On 25 February 2015 the Minister of Finance declared the business of a hedge fund to be that of a collective investment scheme to which certain provisions of the Collective Investment Schemes Control Act of 2002 will apply (the Declaration).  Draft Regulations for Hedge Funds in terms of the Act were published on 16 April 2014 and the Declaration commenced on 1 April 2015. Hedge fund managers will have six months to lodge an application for registration as a manager of a hedge fund with the Registrar in accordance with section 42. 

The Declaration defines a hedge fund as "an arrangement in pursuance of which members of the public are invited or permitted to invest money or other assets and which uses any strategy or takes any position which could result in the arrangement incurring losses greater than its aggregate market value at any point in time, and which strategies or positions include but are not limited to leverage or net short positions".  This definition is in accordance with the Draft Regulations.

Although the majority of the provisions of the Act apply to hedge funds, there are a few exceptions; ostensibly they will be dealt with in the imminent Regulations.  One such exception is section 96, which requires hedge funds to specify in their deed the "limits, terms and conditions under which a manager may borrow money".  “Deed” means the agreement between a manager and a trustee or custodian, or the document of incorporation whereby a collective investment scheme is established and in terms of which it is administered, and includes the deed of a management company which immediately prior to the commencement of this Act was a management company in terms of any law repealed by this Act. Unless the deed specifically allows for managers of hedge funds to do so, they will not be entitled to borrow money against the assets of the fund in the event that that the portfolio has insufficient liquidity or is unable to acquire participatory interests of investors when called on to do so.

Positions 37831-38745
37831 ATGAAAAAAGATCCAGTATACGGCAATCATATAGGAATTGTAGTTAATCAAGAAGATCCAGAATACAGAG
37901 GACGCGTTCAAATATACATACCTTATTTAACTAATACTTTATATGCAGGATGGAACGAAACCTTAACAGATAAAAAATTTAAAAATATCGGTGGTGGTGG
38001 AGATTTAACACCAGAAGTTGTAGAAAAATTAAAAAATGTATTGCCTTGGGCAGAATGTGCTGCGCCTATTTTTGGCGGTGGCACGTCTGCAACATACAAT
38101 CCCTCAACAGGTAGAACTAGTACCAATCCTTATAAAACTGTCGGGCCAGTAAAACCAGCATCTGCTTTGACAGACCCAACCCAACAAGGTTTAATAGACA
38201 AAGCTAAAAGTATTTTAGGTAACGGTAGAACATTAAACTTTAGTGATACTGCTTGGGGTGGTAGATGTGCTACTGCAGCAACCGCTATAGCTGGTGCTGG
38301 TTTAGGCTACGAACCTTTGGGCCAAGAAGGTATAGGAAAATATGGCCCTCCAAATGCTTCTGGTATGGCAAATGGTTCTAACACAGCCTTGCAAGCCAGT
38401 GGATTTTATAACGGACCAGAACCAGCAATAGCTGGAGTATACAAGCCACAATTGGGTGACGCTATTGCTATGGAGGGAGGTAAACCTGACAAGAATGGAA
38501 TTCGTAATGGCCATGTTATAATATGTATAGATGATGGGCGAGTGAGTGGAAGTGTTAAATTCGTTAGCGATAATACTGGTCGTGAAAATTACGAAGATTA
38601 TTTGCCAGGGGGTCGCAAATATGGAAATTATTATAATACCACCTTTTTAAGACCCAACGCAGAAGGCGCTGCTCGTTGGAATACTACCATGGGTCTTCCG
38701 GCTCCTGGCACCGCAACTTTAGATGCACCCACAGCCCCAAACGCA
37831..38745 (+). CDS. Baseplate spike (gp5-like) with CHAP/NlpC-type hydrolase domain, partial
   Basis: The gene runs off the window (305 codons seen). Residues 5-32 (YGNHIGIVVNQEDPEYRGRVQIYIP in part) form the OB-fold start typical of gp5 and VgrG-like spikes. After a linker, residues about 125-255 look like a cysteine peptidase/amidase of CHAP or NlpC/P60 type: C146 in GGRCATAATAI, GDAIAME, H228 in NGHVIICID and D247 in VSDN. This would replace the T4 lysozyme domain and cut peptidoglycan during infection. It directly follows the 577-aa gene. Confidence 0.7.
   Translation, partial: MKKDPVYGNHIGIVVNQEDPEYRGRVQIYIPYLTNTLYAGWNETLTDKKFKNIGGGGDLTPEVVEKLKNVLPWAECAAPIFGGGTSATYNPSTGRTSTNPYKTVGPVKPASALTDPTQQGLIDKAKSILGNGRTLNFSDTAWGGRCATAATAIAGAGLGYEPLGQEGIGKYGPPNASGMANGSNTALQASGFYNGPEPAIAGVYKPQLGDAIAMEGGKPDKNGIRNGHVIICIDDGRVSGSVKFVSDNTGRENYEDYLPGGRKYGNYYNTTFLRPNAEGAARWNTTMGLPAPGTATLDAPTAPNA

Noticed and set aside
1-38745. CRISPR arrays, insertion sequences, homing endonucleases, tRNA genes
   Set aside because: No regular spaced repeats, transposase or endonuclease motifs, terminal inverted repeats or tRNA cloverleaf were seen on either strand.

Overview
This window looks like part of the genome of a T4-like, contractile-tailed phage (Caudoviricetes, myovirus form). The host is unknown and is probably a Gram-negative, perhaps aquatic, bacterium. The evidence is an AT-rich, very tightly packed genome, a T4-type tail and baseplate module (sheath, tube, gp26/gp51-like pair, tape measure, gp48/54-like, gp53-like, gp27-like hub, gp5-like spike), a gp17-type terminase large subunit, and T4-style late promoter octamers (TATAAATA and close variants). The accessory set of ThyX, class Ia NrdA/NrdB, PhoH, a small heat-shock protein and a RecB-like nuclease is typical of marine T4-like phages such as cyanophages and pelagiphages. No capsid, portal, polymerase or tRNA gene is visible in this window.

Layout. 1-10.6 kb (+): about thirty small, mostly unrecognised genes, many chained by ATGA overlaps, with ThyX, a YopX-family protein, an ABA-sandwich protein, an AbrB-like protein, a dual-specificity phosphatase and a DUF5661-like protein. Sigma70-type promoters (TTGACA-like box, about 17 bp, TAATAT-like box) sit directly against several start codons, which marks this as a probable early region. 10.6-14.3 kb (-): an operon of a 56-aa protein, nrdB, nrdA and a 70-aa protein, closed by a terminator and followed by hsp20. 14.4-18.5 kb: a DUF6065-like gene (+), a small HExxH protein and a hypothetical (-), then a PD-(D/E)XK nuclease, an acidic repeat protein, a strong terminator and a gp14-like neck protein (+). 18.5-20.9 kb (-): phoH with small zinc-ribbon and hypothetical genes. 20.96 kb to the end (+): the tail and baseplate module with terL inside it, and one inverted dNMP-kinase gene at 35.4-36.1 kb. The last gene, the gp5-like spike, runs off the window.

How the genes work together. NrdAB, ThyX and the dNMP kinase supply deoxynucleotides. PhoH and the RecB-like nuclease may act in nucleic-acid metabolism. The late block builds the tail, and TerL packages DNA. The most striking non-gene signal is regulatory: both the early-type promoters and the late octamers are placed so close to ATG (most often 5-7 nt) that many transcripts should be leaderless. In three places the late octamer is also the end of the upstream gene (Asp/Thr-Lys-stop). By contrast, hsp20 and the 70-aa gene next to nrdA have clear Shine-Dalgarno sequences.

In terms of the Draft Regulations, retail investor hedge funds will have a 30-day liquidity requirement for the repurchase of participatory interests, while qualified investor hedge funds will have a 90-day liquidity requirement.

The Declaration also requires that a hedge fund's deed specifies, inter alia, that the hedge fund must repurchase all the participatory interests that investors offer to it. In order to manage this, hedge fund managers will be required to specify, in the hedge fund's deed, a process to be followed for determining the valuation of an investor's participatory interest prior to its disposal. 

It is further a peremptory requirement that the manager of a hedge fund segregate the assets of different portfolios within the fund to insulate it from creditor claims and avoid using the assets of one portfolio to satisfy the liabilities of another. In terms of section 5 of the Draft Regulations, a manager is also prohibited from using the assets of one portfolio as margin for another.

The Declaration requires that a hedge fund's deed must contain, inter alia, the following:

  • The investment policy and restrictions of each portfolio.
  • The precise manner in which the assets of a portfolio are valued and at which time point.
  • Whether the hedge fund applies minimum subscription amounts and/or early redemption fees.
  • The type of charges and performance fees that may be levied and the basis for their calculation.
  • Requirements for the amendment of the hedge fund's deed.
  • Requirements for the provision of side letters and the use of facilities.

On 6 March 2015 the National Treasury and the Financial Services Board issued a press release regarding the Declaration.  The press release confirmed that registered hedge funds will be subject to the same "flow through tax dispensation" as that accorded to collective investment schemes.  Further, it recorded that in line with the recent changes to the current tax matrix, hedge funds will not qualify as tax free savings accounts.

The effect of the Declaration, insofar as relevant provisions of the Act apply to hedge funds, is likely to be viewed as a positive development in the regulation of hedge funds in South Africa.  The overarching effect is that certainty regarding the legal status of hedge funds has been advanced and their regulation brought into line with international standards.  This in turn is likely to increase investor confidence, as the provisions applicable to the content of the hedge fund deed and the obligations placed upon hedge fund managers are set to promote a greater degree of transparency within the market.

Darryl Jago, candidate attorney